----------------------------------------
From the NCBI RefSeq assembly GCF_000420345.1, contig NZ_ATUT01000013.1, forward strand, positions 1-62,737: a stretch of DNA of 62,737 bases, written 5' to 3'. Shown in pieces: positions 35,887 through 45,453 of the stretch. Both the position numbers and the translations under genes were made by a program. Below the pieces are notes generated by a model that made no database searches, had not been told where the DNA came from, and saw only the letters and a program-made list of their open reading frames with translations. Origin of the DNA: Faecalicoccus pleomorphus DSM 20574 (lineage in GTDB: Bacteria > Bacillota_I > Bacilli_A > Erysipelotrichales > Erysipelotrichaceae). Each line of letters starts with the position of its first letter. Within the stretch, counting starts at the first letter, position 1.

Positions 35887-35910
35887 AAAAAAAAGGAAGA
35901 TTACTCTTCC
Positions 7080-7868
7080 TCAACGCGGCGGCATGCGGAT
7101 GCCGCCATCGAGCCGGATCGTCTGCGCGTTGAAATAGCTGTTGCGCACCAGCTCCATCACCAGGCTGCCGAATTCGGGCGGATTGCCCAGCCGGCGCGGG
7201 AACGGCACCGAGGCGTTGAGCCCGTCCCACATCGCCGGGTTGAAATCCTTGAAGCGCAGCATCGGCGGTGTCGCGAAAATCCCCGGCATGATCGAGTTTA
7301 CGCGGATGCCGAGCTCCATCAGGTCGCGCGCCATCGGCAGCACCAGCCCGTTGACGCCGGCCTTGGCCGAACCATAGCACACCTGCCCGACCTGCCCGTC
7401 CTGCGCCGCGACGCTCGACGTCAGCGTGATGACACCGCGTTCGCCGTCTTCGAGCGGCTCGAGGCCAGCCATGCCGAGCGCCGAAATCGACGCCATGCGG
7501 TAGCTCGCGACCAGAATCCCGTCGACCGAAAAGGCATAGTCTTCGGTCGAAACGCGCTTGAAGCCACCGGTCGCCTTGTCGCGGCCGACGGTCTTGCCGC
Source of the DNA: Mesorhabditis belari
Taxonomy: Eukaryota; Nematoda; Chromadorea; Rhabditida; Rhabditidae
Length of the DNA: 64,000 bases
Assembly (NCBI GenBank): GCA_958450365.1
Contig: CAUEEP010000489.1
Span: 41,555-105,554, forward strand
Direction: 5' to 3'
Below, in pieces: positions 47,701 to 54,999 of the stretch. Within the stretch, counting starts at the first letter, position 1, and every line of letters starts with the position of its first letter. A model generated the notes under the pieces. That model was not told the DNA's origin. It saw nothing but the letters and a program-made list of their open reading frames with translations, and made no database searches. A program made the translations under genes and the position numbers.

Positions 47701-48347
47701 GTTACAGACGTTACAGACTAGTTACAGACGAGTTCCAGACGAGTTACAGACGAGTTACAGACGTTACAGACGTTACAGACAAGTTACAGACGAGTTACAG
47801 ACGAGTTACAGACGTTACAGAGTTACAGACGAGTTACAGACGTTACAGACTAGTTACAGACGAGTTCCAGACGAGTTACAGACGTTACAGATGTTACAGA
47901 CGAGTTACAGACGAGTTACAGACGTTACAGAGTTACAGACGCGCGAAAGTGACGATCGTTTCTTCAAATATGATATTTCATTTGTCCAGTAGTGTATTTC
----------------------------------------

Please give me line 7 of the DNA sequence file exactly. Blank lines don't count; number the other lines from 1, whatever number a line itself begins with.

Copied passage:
7101 GCCGCCATCGAGCCGGATCGTCTGCGCGTTGAAATAGCTGTTGCGCACCAGCTCCATCACCAGGCTGCCGAATTCGGGCGGATTGCCCAGCCGGCGCGGG